America is at a breaking point. The country's so divided on political, economic, and social issues that protests are continually breaking out, and weekend warriors are literally trying to cause a second Civil War. But if you really break these United States into the most abstract pieces possible, nothing will get the job done with more flair than a Eurovision-style Song Contest.
Starting in 2021, the U.S. will begin hosting its interstate version of Eurovision, boringly named American Song Contest. And right there's your first problem, America. How can a contest that doesn't have the weird balls to call itself Americavision ever think to capture the winning spirit that is the six-hour LSD trip of watching six Russian grandmothers shuffle around some Tetris blocks to the sound of pumping techno?
Eurovision is weird and wonderful, both regressive and progressive. It's the kind of contest that can be won by an Israeli trans woman singing to a preset on a Cassio children's keyboard …
But also, just a few years later, a Finnish heavy metal band cosplaying as background demons from Hellraiser.
Weren't those crushing traditions and colorful clown costumes that the American pilgrims fled from just so they could wear boring belt buckles on their hats and burn women for wearing the color purple? Do you honestly think that Nebraska, with its eighty-odd years of heritage, can field a contestant with the same ancient cultural camp as Romania sending a vampire stripper to sing a Europop love song?
Not that any sensible state would want to win Americavision anyway. Just ask Ireland how expensive it is to host the continental equivalent of Liberace's 50th birthday bash several years in a row -- an economic albatross so heavy they send puppet turkeys to sing for them just to make sure they'd never have to do it again.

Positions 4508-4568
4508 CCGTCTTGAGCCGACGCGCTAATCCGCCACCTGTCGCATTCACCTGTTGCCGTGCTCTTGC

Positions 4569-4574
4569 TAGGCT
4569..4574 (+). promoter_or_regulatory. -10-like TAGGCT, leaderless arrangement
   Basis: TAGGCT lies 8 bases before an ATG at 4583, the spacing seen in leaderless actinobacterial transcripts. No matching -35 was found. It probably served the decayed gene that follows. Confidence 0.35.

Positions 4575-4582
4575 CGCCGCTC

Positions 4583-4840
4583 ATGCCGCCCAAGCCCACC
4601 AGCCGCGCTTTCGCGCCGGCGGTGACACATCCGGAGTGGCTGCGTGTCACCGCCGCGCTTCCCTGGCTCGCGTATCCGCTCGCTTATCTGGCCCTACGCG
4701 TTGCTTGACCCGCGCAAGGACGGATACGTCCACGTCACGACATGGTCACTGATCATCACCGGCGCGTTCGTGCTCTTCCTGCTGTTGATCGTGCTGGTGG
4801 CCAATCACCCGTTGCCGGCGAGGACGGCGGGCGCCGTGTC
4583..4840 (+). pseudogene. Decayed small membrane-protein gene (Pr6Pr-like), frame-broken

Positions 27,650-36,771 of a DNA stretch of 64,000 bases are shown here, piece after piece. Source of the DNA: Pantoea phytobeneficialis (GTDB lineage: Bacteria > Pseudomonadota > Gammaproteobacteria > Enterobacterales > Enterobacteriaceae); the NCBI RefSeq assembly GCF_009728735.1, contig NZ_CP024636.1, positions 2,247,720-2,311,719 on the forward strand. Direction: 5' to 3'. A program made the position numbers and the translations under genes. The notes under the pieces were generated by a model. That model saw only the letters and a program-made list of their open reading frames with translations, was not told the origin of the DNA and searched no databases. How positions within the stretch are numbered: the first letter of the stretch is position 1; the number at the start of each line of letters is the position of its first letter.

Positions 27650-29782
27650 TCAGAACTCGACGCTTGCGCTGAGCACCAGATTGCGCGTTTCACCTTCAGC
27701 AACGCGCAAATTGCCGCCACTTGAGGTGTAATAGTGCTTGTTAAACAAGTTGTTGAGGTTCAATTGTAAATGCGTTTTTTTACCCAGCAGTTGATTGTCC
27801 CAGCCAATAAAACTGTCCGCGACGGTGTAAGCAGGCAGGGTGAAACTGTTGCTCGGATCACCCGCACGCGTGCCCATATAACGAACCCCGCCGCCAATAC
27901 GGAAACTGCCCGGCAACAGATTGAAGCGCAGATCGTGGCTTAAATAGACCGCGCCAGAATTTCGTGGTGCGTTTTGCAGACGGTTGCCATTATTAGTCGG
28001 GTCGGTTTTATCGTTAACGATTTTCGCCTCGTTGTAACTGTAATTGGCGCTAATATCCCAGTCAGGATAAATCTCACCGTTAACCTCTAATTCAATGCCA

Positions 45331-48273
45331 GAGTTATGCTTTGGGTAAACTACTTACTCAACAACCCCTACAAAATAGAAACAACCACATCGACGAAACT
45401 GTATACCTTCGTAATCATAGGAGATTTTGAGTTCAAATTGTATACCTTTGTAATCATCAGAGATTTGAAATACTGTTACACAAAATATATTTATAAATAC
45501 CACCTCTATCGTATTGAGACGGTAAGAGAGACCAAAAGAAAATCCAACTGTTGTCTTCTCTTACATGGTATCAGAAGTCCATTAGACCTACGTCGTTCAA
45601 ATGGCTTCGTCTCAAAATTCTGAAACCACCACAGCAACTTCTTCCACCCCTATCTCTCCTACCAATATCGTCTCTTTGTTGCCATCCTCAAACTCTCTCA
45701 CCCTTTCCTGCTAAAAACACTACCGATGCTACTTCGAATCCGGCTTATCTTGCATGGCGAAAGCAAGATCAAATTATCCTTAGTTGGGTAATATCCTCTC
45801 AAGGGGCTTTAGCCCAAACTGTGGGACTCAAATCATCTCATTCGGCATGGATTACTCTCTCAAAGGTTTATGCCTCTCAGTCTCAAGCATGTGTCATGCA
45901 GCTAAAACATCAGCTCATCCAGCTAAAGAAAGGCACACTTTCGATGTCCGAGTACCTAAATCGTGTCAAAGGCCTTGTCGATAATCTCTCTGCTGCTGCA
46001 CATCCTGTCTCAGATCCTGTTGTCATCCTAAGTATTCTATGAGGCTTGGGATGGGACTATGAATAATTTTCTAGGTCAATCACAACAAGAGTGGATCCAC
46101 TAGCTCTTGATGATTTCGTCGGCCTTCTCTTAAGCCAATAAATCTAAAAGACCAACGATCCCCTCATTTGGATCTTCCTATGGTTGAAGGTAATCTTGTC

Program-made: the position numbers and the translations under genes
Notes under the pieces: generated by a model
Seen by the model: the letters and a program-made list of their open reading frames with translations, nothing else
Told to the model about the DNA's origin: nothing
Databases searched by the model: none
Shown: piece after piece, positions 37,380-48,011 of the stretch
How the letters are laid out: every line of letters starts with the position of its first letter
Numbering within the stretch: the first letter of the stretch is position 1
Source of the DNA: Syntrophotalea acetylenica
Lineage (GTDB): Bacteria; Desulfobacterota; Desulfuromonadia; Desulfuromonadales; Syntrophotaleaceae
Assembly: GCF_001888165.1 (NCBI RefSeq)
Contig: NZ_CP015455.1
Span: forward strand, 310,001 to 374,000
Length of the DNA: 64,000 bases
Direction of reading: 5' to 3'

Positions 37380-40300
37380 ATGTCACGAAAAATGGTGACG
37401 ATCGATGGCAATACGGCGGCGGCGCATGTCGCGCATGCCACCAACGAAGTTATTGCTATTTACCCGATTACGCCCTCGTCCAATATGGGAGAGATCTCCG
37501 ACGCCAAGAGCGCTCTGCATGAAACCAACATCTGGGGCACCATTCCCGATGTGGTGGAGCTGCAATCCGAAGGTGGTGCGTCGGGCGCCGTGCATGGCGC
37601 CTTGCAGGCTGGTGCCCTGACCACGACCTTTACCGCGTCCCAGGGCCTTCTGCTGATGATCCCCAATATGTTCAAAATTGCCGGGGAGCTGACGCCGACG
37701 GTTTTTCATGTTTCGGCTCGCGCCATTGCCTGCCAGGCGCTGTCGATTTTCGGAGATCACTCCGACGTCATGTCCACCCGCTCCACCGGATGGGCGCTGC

Of course, it's not musical talent or outrageous outfits decide the winner of Eurovision: it's geopolitics. American Song Contest producer Ben Silver, who's been trying to get on the American ABBA train for twenty years now, claims his interstate talent show will be good for "uniting a fractured America." Clearly, he doesn't understand the real Game of Thrones nature. The Eurovision Song Contest may date back only 65 years, but its rivalries hark back to a time that every European country's name for syphilis was another European country.
Voting blocs are formed, high scores are reserved for the countries that import most of your cheese, and old grievances are frequently aired out. One moment, you'll be tapping your feet to a bunch of Portugueses teens dressed like peacocks for no discernable reason. Suddenly, you're listening to a chorus of druids laying down a diss track to Turkey about the Armenian genocide.
Eurovision is weird and kitsch and silly, but it's also deadly serious. It's a yearly political summit with more sequins and a terrible soundtrack. So unless you want to introduce a new mini layer of political strife in the less-than-united states, one where Ohio bitterly gives Georgia six points despite their contestant belting a twelve-minute country song about Sherman's March to the Sea, maybe you want to keep holding off on that drama.
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Top Image: Eurovision Song Contest